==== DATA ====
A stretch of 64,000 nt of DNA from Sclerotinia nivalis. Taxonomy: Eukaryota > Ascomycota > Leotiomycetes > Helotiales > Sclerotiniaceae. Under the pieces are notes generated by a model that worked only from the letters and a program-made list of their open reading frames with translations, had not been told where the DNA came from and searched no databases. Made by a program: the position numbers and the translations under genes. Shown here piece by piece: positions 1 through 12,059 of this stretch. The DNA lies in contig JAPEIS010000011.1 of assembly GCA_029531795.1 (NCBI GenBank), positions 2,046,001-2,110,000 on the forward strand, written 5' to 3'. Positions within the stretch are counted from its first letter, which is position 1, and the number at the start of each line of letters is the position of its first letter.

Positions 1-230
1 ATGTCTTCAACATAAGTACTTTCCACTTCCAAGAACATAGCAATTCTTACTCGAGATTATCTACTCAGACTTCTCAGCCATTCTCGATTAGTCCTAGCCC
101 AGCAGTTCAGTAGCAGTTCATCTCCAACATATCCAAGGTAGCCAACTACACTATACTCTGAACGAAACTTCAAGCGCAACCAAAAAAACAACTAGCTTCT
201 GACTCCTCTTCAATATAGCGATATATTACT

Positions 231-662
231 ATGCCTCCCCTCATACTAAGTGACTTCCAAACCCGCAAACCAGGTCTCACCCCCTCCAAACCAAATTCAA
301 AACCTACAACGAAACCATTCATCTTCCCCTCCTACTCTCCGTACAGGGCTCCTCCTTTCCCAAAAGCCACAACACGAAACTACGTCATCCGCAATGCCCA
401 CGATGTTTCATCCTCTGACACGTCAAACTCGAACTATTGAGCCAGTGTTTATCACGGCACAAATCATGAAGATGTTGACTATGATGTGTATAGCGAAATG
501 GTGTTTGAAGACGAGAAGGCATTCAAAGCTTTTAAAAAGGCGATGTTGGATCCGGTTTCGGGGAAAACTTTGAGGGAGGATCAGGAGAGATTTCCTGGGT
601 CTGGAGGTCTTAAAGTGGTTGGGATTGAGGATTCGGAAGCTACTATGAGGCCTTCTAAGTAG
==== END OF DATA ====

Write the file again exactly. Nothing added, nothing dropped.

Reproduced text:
A stretch of 64,000 nt of DNA from Sclerotinia nivalis. Taxonomy: Eukaryota > Ascomycota > Leotiomycetes > Helotiales > Sclerotiniaceae. Under the pieces are notes generated by a model that worked only from the letters and a program-made list of their open reading frames with translations, had not been told where the DNA came from and searched no databases. Made by a program: the position numbers and the translations under genes. Shown here piece by piece: positions 1 through 12,059 of this stretch. The DNA lies in contig JAPEIS010000011.1 of assembly GCA_029531795.1 (NCBI GenBank), positions 2,046,001-2,110,000 on the forward strand, written 5' to 3'. Positions within the stretch are counted from its first letter, which is position 1, and the number at the start of each line of letters is the position of its first letter.

Positions 1-230
1 ATGTCTTCAACATAAGTACTTTCCACTTCCAAGAACATAGCAATTCTTACTCGAGATTATCTACTCAGACTTCTCAGCCATTCTCGATTAGTCCTAGCCC
101 AGCAGTTCAGTAGCAGTTCATCTCCAACATATCCAAGGTAGCCAACTACACTATACTCTGAACGAAACTTCAAGCGCAACCAAAAAAACAACTAGCTTCT
201 GACTCCTCTTCAATATAGCGATATATTACT

Positions 231-662
231 ATGCCTCCCCTCATACTAAGTGACTTCCAAACCCGCAAACCAGGTCTCACCCCCTCCAAACCAAATTCAA
301 AACCTACAACGAAACCATTCATCTTCCCCTCCTACTCTCCGTACAGGGCTCCTCCTTTCCCAAAAGCCACAACACGAAACTACGTCATCCGCAATGCCCA
401 CGATGTTTCATCCTCTGACACGTCAAACTCGAACTATTGAGCCAGTGTTTATCACGGCACAAATCATGAAGATGTTGACTATGATGTGTATAGCGAAATG
501 GTGTTTGAAGACGAGAAGGCATTCAAAGCTTTTAAAAAGGCGATGTTGGATCCGGTTTCGGGGAAAACTTTGAGGGAGGATCAGGAGAGATTTCCTGGGT
601 CTGGAGGTCTTAAAGTGGTTGGGATTGAGGATTCGGAAGCTACTATGAGGCCTTCTAAGTAG